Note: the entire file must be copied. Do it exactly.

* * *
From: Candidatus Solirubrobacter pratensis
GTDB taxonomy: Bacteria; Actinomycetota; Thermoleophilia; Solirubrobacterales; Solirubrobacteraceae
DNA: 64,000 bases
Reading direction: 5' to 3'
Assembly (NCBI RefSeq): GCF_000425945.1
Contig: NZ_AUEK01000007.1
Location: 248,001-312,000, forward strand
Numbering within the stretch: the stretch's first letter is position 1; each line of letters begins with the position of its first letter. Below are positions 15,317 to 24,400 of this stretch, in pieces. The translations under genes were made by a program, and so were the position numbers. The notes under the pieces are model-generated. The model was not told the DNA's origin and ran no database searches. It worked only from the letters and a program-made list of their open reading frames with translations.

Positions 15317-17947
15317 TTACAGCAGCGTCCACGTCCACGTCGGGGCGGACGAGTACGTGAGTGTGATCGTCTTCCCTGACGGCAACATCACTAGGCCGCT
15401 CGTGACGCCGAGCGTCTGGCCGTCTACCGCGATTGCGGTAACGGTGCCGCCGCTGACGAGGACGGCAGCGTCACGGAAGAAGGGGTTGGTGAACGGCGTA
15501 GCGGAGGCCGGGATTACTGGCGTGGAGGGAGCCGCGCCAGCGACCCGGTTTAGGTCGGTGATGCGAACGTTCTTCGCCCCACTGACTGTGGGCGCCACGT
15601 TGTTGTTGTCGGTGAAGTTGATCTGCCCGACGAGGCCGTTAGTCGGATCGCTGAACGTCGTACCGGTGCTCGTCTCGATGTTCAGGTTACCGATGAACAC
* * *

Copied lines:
From: Candidatus Solirubrobacter pratensis
GTDB taxonomy: Bacteria; Actinomycetota; Thermoleophilia; Solirubrobacterales; Solirubrobacteraceae
DNA: 64,000 bases
Reading direction: 5' to 3'
Assembly (NCBI RefSeq): GCF_000425945.1
Contig: NZ_AUEK01000007.1
Location: 248,001-312,000, forward strand
Numbering within the stretch: the stretch's first letter is position 1; each line of letters begins with the position of its first letter. Below are positions 15,317 to 24,400 of this stretch, in pieces. The translations under genes were made by a program, and so were the position numbers. The notes under the pieces are model-generated. The model was not told the DNA's origin and ran no database searches. It worked only from the letters and a program-made list of their open reading frames with translations.

Positions 15317-17947
15317 TTACAGCAGCGTCCACGTCCACGTCGGGGCGGACGAGTACGTGAGTGTGATCGTCTTCCCTGACGGCAACATCACTAGGCCGCT
15401 CGTGACGCCGAGCGTCTGGCCGTCTACCGCGATTGCGGTAACGGTGCCGCCGCTGACGAGGACGGCAGCGTCACGGAAGAAGGGGTTGGTGAACGGCGTA
15501 GCGGAGGCCGGGATTACTGGCGTGGAGGGAGCCGCGCCAGCGACCCGGTTTAGGTCGGTGATGCGAACGTTCTTCGCCCCACTGACTGTGGGCGCCACGT
15601 TGTTGTTGTCGGTGAAGTTGATCTGCCCGACGAGGCCGTTAGTCGGATCGCTGAACGTCGTACCGGTGCTCGTCTCGATGTTCAGGTTACCGATGAACAC